Getting the album together in Wales part 1 | Sunny with Occasional Rain
It was fashionable during the rock boom of the 70s for bands to isolate themselves in remote places to concentrate on writing, rehearsing and generally getting things together (musically and personally.) Julian Kirsch had split up, I was living in London and trying to figure out how to restart my short lived career. The idea of a new band, a stone cottage, some compatible musicians and an ocean of enthusiasm mixed in with a few dollops of good luck was what was needed to resurrect my already deflated spirit at the young age of 21. There were three obvious problems. No band, no money, no remote, magic stone cottage. But there were a couple of assets that would help. The small flat where I was living and which belonged to my parents might provide a minimal rental income and my unassailable belief that I would make this work provided a strong and equally important second ingredient.
My connections in London were minimal despite having played so many gigs there. I had however got to know quite well one musician living in my neighborhood who was a good percussionist, and I had already established that the band line up would include him (John Ashford) along with me on hammond organ, as I had by now hung up my guitar strings, together with a drummer and bass player. I theorized (wrongly in retrospect) that we could create something more interesting without guitar in the line up. I had come under the spell of Brian Auger Trinity and Keith Emerson of the Nice and was inspired by their guitar-less, crafted music. I felt a natural affinity with the Hammond organ, an instrument that seemed to suit my small hands and percussive technique that sparred and jabbed with drums and congas.
I knew that I wanted the ex Julian Kirsch drummer, Paul Pinder, as part of the new band but how I was going to persuade him to leave his now well paying residency with the meagre funds at my disposal was another question. Finding the bass player, Rob Wilson, came from advertising and auditioning a multitude of applicants, a process which I have repeated many times in my career and which is a whole experience in its own right. Finding the musician that ‘fits’, can actually play, has the right personality, gets on with everyone, has the same musical and career aspirations etc etc is an exhausting process that can leave you creatively frazzled. But Rob was eventually the right choice. He was a good bass player and singer who also wrote lyrics, which would be important. I overlooked his sometimes caustic personality and learned to live with the inevitable disagreements that would come from this.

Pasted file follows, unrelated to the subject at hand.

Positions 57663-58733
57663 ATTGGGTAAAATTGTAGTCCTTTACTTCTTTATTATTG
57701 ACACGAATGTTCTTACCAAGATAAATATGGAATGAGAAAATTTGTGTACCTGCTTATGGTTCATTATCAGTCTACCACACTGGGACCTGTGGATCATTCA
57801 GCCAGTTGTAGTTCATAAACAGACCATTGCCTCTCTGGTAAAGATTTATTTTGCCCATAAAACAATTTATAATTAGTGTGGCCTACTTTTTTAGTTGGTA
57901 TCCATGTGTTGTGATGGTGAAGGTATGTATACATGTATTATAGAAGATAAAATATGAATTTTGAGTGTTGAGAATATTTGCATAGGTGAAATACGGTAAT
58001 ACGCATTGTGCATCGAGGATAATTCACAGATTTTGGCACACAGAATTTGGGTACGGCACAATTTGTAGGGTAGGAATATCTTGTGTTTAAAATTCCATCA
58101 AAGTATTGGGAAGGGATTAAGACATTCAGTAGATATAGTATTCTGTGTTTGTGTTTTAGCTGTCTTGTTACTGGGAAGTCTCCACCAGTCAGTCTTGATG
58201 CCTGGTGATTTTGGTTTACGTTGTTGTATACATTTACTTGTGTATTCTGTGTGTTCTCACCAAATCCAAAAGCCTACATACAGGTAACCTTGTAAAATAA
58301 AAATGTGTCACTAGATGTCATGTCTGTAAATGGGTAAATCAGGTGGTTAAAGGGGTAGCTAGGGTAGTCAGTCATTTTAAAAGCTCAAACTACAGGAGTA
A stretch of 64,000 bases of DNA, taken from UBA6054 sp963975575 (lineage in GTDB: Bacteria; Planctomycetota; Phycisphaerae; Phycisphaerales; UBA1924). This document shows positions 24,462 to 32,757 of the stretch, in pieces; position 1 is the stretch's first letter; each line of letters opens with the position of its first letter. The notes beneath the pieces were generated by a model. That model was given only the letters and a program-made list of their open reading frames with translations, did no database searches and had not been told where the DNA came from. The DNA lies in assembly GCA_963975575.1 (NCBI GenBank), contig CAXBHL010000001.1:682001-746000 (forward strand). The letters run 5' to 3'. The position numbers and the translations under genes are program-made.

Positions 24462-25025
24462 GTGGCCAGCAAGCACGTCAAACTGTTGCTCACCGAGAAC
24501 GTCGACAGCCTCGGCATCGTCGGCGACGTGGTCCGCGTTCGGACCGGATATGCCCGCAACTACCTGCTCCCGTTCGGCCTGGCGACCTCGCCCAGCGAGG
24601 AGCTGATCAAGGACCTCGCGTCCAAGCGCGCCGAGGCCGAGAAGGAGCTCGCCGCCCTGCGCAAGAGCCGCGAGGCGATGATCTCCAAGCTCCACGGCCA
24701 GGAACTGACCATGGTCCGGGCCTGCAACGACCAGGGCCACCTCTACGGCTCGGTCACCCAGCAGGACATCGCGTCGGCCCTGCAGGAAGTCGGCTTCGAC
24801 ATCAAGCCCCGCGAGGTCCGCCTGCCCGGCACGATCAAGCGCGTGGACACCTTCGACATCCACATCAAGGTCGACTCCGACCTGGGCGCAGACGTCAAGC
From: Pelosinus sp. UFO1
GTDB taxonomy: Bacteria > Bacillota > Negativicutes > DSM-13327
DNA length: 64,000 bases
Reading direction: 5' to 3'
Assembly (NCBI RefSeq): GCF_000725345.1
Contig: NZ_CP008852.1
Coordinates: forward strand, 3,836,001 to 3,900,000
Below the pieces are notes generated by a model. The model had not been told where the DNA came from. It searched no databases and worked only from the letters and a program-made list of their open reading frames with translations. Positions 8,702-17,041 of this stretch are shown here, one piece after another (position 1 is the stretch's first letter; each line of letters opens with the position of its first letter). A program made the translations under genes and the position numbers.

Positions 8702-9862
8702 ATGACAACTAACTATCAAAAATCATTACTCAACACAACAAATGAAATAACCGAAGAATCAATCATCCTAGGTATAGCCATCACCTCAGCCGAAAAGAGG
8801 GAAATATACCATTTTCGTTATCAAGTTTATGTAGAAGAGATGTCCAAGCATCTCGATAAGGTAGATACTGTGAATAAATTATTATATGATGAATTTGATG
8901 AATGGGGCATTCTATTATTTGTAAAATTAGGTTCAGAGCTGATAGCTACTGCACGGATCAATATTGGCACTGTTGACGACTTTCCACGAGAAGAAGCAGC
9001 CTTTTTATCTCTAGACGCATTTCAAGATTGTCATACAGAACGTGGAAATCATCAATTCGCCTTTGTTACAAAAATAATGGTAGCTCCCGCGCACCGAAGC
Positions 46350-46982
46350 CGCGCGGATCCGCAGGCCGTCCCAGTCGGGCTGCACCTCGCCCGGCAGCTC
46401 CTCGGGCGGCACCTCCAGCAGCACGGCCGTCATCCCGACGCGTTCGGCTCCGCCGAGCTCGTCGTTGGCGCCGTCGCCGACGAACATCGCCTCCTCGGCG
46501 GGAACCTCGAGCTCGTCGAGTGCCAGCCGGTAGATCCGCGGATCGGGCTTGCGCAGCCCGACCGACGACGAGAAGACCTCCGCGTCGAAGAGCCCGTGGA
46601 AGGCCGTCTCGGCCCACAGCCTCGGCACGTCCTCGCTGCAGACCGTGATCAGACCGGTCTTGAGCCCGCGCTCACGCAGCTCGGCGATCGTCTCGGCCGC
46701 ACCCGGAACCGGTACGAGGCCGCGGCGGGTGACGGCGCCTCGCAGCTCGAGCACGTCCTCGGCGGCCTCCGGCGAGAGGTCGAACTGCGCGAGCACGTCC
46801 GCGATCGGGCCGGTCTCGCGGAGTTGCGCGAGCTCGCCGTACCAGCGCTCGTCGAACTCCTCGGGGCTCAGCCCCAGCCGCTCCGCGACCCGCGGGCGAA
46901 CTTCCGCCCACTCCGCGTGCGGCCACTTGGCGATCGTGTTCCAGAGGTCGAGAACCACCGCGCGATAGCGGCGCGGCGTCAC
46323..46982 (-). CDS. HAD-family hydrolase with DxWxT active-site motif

So the band was formed, at least in my mind. I still had to solve the actual problem of the drummer, Paul. I figured I could get around 5 pounds a week for the flat, we would need to eat, buy a van and petrol, provide a small supply of cigarettes and drinks, pay some rent and a couple of bills. It never ceases to amaze me how we never questioned the do-ability of things in those young, carefree days. We just got on with it, fueled by the joy, the excitement, the belief and the sheer black and white determination we had to make it happen.
My friend, John, the percussionist, had access to his mother’s car. We had for reasons that I can no longer remember, set our sights on north Wales, the rugged and isolated hills of Snowdonia. Probably
we had been told we could pick up a cheap rental there. In any event, John and I set off on our mission to find the perfect stone cottage, persuade the owner that a young bunch of aspiring, long haired kids would be responsible enough to take brief ownership and to pay the rent, all the while not destroying the property or the environment.
We were heading into a young, carefree dream. Nothing seemed to matter except that we were doing what we were doing, living our lives in music and the spirit of freedom.
Sunny with Occasional Rain
Sunny with Occasional Rain is a blog series written by BKP Media Group CEO, Barry Kirsch, highlighting moments from his intriguing career.